The Many Faces of Canal Street

This 1807 painting shows what is now Canal Street. The bridge is at the intersection of today’s intersection of Canal and Broadway. Image courtesy of the Museum of the City of New York

Dec. 30, 2013

If any street in New York can claim to be the most beat-up and changed, Canal Street surely qualifies. In the beginning, in fact, it wasn’t a street at all, or even a canal. It was a drainage ditch. The ditch, in turn, owed its existence to Collect Pond, a stagnant body of water just north of today’s Foley Square, and to the Lis­penard Meadows, a patch of swampland that covered much of northern Tribeca.

When the landowner Anthony Rut­gers acquired the pond and the swamp in 1733, they were well outside the city limits—everything above Cham­bers Street was still farmland or woods—but he knew something had to be done about them. The swamp, he said, was “filled constantly with standing water” with “no natural vent and being covered with bushes and small trees [was] by the stagnation and rottenness of it… become exceedingly dangerous and of fatal consequence to all the inhabitants of the north part of this City bordering near the same, they being subjected to very many diseases and distempers, which by all Physicians and by long experience are imputed to those un­wholesome vapors occasioned thereby…”

Rutgers petitioned the city for permission to lay a drain “into Hudson’s River as far as Low Water Mark,” and got its okay. The resulting hand-excavated trench meandered its way from present-day Centre Street westward to the river.

Rutgers’ ditch was also a barrier, of course, and so at the point where Broadway (then little more than a lane) intersected it, a stone bridge was built, probably for military reasons, during the American Revolution. Farther west another bridge was also built, serving the road to Greenwich Village—today’s Greenwich Street. For a time these two bridges were the main exits from the city. But soon the bridge proved to be inadequate, and in 1792 no less a personage than John Jay, who happened to be Chief Justice of the United States, offered to donate some of the land he owned in the neighborhood if the city fathers should “judge it expedient to make a Canal from the fresh Water [i.e. Collect] Pond to the North [i.e. Hudson] River.”

At the same time, the city decided to solve the Collect Pond problem once and for all by filling it up with “good and wholesome earth,” and this compounded the drainage problem. After some years of debate the decision was made to convert the ditch into a plank-sided canal eight feet wide following a straight line from Centre Street to the Hudson, with a roadway on both sides. This was done in 1811.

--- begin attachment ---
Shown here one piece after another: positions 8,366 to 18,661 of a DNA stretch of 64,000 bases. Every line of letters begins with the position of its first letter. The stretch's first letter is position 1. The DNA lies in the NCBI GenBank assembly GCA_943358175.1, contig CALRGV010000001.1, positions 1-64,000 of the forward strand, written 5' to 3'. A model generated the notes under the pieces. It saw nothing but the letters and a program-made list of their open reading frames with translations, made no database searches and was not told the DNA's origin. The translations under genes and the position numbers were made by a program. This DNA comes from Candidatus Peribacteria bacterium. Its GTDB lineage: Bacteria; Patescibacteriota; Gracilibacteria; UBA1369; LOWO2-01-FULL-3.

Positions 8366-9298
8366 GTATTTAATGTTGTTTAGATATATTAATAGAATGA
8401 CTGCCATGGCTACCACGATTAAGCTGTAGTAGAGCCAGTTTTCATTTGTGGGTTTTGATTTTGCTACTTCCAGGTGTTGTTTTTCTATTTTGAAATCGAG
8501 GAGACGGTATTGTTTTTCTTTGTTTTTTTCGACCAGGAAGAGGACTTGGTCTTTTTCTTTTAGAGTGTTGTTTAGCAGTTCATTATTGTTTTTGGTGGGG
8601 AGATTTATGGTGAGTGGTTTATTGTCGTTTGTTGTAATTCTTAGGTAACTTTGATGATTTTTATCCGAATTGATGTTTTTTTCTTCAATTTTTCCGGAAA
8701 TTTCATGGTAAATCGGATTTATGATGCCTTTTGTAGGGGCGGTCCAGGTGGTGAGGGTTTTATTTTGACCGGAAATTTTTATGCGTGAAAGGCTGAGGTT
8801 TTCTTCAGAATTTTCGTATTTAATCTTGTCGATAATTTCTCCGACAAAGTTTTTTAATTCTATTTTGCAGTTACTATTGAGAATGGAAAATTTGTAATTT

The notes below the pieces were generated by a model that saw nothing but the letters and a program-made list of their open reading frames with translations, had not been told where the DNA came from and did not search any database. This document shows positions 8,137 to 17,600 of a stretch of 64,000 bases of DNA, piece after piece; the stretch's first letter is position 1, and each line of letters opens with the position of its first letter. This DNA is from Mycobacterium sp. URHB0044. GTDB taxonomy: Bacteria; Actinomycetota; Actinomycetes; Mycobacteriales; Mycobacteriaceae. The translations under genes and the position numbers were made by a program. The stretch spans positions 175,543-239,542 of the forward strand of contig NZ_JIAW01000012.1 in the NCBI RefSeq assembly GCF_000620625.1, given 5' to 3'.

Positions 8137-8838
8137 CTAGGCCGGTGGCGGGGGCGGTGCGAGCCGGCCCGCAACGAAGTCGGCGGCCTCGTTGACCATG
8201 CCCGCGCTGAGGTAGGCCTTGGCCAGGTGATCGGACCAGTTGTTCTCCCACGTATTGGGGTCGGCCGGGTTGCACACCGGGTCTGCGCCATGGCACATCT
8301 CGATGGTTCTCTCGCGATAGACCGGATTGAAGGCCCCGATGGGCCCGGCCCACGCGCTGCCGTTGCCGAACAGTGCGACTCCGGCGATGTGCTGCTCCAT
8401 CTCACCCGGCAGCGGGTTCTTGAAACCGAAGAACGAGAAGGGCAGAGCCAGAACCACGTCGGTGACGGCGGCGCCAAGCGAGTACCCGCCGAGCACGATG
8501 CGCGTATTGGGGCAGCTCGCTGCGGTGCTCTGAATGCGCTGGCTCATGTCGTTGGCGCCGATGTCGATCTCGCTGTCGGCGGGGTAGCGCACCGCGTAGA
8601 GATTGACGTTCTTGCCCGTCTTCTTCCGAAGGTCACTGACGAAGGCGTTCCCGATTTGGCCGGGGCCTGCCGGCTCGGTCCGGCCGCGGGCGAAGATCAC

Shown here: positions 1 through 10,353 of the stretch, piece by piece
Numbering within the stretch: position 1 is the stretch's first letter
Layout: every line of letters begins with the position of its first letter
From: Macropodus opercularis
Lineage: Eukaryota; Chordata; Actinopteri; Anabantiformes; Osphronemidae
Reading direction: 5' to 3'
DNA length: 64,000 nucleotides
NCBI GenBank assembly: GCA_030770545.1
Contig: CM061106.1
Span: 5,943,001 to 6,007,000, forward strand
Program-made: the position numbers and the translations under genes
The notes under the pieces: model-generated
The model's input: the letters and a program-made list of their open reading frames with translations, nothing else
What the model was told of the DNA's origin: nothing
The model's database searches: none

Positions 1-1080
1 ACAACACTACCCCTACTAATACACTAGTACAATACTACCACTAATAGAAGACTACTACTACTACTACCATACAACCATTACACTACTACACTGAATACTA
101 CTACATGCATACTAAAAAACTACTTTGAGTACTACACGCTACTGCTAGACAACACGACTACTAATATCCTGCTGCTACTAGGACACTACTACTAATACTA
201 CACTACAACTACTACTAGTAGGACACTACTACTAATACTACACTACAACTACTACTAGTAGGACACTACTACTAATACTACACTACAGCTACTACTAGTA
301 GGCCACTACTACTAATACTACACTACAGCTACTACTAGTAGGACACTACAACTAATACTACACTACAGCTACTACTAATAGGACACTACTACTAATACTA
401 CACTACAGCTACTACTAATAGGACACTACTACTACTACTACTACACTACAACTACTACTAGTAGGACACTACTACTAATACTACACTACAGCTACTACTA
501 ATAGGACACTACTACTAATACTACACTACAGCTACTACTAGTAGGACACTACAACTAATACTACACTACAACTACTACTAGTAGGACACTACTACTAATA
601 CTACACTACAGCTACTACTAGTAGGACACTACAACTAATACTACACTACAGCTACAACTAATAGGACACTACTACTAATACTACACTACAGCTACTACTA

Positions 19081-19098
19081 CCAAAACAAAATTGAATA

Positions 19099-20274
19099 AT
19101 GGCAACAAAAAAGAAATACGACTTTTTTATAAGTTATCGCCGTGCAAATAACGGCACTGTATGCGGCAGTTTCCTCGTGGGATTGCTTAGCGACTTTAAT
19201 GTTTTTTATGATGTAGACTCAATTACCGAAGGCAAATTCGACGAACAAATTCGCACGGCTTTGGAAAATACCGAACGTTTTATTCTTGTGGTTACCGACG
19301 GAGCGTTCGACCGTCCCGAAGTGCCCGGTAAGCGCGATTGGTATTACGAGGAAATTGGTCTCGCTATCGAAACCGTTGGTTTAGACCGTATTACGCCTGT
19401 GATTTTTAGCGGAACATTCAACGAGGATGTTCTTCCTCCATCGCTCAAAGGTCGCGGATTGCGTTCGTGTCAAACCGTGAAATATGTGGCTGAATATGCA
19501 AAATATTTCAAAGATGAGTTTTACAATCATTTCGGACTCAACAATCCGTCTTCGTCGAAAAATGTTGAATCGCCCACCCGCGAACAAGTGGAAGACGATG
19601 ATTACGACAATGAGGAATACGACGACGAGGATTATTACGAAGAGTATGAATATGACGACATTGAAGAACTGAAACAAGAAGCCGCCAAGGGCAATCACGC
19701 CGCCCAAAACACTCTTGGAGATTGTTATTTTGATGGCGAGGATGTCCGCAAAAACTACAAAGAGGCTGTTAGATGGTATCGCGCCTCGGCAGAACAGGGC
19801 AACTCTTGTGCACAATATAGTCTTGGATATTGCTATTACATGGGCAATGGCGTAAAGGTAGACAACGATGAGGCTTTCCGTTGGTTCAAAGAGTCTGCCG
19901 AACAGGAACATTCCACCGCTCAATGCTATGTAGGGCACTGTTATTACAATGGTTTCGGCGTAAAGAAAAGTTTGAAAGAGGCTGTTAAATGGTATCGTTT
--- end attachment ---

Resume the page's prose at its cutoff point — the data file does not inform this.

The canal was popular among the residents of what was by now a lively neighborhood surrounding it. In the mid-19th century, a woman recalled that children “used to skate on the canal that is now Canal Street… and my mother says the poor people used to get a rib of beef and polish it and drill holes in it and fasten it on their shoes to skate on.” Such delights were short-lived, however, for the canal proved to be little more than an open sewer, and by 1819 it was covered over.

That was hardly the end of the changes that would befall the street. Clearly such a broad boulevard had no business ending at Centre Street, and so in the 1850s the blocks to the east were punched through and Canal Street was extended until it merged with Walker Street between Baxter and Mulberry. The blocks to the east that had been Walker Street were renamed Canal Street.

So much for the eastern end of the street. The western half endured its biggest changes in the 1920s to make way for the Holland Tunnel. An entire block between Varick and Hudson just above Canal was demolished to provide an entrance plaza to the tunnel, and all the buildings on the south side of Canal between Varick and Hudson were removed to provide an exit ramp. Because that exit dumped traffic directly onto Varick Street (today’s larger exit system to the south came later), the triangular block bordered by Varick, Laight and Canal streets was also cleared; it is now a park.

Finally, because the city fathers as­sumed, correctly, that traffic the tunnel would one day prove gargantuan, a very pleasant park that had existed for decades at the western end of Canal was demolished in 1930 to create what was called a “triangular safety zone.” After serving for years as a parking lot for sanitation trucks, that park was wonderfully restored.

Old-timers may recall that when an elevated highway ran along West Street, a bridge carried traffic across the Canal Street intersection, seemingly without rhyme or reason. The reason was that the canal, still there underground, made the elevated footings unreliable. When the highway was torn down, the last visible reminder of Anthony Rutgers’ ditch disappeared.

But underneath all the honking and screeching and cursing that we now associate with Canal Street and its monster traffic jams, the watercourse is still there, silently delivering to the river the subterranean waters of Tribeca.

This article was excerpted from “Tri­beca: A Pictorial History” by Oli­ver E. Allen, published by The Tribeca Trib.